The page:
Fire & Motion 33
If you are somebody who uses other events as a reason to self-destruct, you’re ceding power.
Action is expensive, but inaction costs a fortune.
我不過是一束星塵，因著偶然，散落在銀河此一角落。在這裡，有些星塵以複雜的方式聚在一起，故有了「活著」的狀態；又，更複雜的是，這些星塵也有了意識，而且感知自己擁有意識。多麼神奇！星塵不過從超新星爆發而來，本無生命，卻因偶然以複雜方式聚集，故有了自我意識，並能感知自己的存在和意識。這是浩瀚宇宙間至高無上的光榮。也許這是有終點的。這個複雜的組織將會結束，而這束星塵，令我之所以為我的這束星塵，也將冰解雲散，返回一般的形態。這本無可奈何。人類作為有創造力，有幻想力的生物，我們總有辦法在星塵散盡後，用不同方式延續自身之存在 [...] 如果在以這種非同尋常的形式活了七十二年後，還抱怨自己的星塵要消散於宇宙星河中的話，也未免太小題大作。整個宇宙中，很少有分子能體驗到這種存在。事實上，對星塵用上「經驗」這樣的字眼，就夠讓人驚訝了。原子沒有經驗，它們只是「東西」。這就是我了，我是「東西」。但這些東西的組成是如此複雜，這些的複雜性已不是「東西」能有的了。它們複雜得能夠反思自己到底是什麼東西，以及意識到活著是一件多麼了不起的事情。而且，它意識到自己活著，它甚至察覺到自己能察覺到自己活著。
《命若星塵》很早就被放進待讀書單中了，幾乎可說是前三本。之前在《真實烏托邦》沒有讀懂，但不難在這兩本中發現相近的思考：察覺環境中的限制與束縛、人類了不起的創造能量，與樂觀！談起樂觀似有老調重彈之感，但艾瑞克的樂觀，是翻遍了所有感知與苦痛後所得，因而是純粹的滿懷冀望。命若星塵，such a beautiful way to describe that. 我們對自己的看法，必定被人們用以形容自己的詞彙深刻地影響著，而當我們能以「星塵」觀照自己時，人類那偶然的複雜性才得以被察覺。
額外摘自書末 @陳婉容 的議後記：
The element has two main features, and there are two conditions for being it. The features are aptitude and passion. The conditions are attitude and opportunity. The sequence goes something like this: I get it; I love it; I want it; Where is it?
One of the key principles of the Element is that we need to challenge what we take for granted about our abilities and the abilities of other people.
Children do not see anything so strange and different about art. They accept it; they understand it; they love it. They walk into a museum, and they are looking all around, they do not feel threatened.
Adults think there're some messages there they do not get, that they are supposed to have something to say or do in relation to these works of art. Children, or even enfants do not take any consideration. They encounter it, they do it, and they nail it.
When people are in the zone, they align naturally with a way of thinking that works best for them.
People who move to think.
One of the results of seeing our lives as linear and unidirectional is that it leads to a culture of segregating people by age [...] there are predictable passages in our lives, and it makes some sense to create environments where people can experience those passages in an optimal way.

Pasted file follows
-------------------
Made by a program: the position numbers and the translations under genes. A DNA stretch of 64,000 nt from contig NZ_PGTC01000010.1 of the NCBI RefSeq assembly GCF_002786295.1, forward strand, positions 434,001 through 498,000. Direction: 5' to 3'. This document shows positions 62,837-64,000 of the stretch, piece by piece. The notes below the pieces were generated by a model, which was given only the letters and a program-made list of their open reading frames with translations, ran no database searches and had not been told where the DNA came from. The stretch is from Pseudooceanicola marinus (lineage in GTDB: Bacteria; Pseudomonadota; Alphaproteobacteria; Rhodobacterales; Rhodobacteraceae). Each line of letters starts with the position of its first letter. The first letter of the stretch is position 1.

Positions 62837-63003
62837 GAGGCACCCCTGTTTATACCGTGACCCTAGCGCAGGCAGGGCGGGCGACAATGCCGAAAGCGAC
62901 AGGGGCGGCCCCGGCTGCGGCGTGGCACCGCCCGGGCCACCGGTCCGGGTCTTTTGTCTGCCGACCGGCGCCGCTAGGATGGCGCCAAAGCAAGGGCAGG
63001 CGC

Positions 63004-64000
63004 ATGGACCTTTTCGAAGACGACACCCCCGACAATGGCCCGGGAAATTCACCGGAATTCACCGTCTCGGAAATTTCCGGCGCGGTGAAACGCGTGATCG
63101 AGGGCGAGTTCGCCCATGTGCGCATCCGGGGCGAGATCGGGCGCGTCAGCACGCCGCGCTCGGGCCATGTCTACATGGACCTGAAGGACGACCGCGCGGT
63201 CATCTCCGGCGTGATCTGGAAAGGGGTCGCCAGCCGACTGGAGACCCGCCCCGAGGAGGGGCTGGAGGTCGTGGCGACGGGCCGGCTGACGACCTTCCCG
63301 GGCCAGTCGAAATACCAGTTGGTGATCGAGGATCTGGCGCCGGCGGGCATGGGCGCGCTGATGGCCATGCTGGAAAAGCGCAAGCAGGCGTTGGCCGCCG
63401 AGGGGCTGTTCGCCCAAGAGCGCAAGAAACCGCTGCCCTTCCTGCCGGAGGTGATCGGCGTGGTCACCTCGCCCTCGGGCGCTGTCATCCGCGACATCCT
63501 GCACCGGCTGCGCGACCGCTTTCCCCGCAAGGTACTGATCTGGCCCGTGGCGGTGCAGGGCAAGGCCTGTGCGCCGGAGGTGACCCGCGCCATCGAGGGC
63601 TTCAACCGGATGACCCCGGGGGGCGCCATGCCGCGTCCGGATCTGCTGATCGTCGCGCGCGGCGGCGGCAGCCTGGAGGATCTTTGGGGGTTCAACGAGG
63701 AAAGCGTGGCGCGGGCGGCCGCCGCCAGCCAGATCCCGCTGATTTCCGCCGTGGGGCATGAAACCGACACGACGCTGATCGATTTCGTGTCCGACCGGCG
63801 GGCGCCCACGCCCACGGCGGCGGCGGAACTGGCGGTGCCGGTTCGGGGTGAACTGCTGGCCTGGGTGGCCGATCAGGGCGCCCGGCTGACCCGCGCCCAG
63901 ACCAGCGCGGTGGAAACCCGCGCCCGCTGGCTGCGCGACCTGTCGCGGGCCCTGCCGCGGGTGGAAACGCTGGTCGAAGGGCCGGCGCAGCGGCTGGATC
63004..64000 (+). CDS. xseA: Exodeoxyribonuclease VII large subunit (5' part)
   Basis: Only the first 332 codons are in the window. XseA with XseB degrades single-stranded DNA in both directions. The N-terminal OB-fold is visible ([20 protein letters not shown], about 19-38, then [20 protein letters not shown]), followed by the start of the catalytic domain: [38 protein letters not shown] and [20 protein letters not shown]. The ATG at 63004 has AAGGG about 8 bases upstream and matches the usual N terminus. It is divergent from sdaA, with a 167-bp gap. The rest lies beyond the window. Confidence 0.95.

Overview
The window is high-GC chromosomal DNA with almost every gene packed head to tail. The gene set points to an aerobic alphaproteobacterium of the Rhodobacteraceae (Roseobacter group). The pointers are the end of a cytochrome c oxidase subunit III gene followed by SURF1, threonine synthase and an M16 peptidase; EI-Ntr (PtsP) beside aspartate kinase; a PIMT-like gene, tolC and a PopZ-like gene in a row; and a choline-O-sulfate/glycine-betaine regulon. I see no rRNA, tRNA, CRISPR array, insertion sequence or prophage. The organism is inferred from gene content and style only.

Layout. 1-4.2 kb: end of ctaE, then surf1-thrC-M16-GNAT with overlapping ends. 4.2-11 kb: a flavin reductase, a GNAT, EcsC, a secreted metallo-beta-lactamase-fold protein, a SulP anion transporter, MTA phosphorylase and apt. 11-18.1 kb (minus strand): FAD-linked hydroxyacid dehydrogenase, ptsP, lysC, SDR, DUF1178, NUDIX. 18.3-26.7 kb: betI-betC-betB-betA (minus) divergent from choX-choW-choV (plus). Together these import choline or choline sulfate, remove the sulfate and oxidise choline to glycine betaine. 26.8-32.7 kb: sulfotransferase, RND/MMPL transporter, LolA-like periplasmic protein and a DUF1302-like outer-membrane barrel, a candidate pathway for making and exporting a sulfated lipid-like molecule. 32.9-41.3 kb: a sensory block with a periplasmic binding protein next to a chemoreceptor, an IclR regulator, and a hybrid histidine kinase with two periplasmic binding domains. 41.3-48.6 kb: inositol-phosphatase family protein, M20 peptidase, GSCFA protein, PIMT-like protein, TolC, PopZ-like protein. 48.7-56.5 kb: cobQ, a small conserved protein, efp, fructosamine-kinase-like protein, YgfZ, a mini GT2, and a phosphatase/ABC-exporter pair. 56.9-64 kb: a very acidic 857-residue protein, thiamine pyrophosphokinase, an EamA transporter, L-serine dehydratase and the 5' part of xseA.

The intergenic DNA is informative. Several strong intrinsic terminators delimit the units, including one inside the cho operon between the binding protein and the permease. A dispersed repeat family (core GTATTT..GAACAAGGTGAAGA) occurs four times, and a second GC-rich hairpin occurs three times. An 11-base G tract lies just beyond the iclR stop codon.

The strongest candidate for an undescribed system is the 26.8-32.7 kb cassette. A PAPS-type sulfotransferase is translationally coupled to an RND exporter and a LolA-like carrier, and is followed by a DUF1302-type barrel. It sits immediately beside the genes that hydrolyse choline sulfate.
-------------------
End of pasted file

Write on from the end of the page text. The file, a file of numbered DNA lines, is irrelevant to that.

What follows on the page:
It's so weird to segregate students by age in school, and not take their difference on aptitude into account. Categorization also starts to feel awkward to me. Does it make any sense to ask people's age in those questionnaires? What does it mean to segregate by MBTI?
When in doubt, optimize for interestingness. Fields change as you learn more about them. What mathematicians do, for example, is very different from what you do in high school math classes. So you need to give different types of work a chance to show you what they're like. But a field should become increasingly interesting as you learn more about it. If it doesn't, it's probably not for you.
The trouble with planning is that it only works for achievements you can describe in advance. You can win a gold medal or get rich by deciding to as a child and then tenaciously pursuing that goal, but you can't discover natural selection that way. I think for most people who want to do great work, the right strategy is not to plan too much. At each stage do whatever seems most interesting and gives you the best options for the future. I call this approach "staying upwind." This is how most people who've done great work seem to have done it.
Planning is an act of knowing something, but doing differently requires one to uncover unknown.
Don't try to work in a distinctive style. Just try to do the best job you can; you won't be able to help doing it in a distinctive way. Style is doing things in a distinctive way without trying to. Trying to is affectation. Affectation is in effect to pretend that someone other than you is doing the work. You adopt an impressive but fake persona, and while you're pleased with the impressiveness, the fakeness is what shows in the work. The temptation to be someone else is greatest for the young. They often feel like nobodies. But you never need to worry about that problem, because it's self-solving if you work on sufficiently ambitious projects. If you succeed at an ambitious project, you're not a nobody; you're the person who did it. So just do the work and your identity will take care of itself.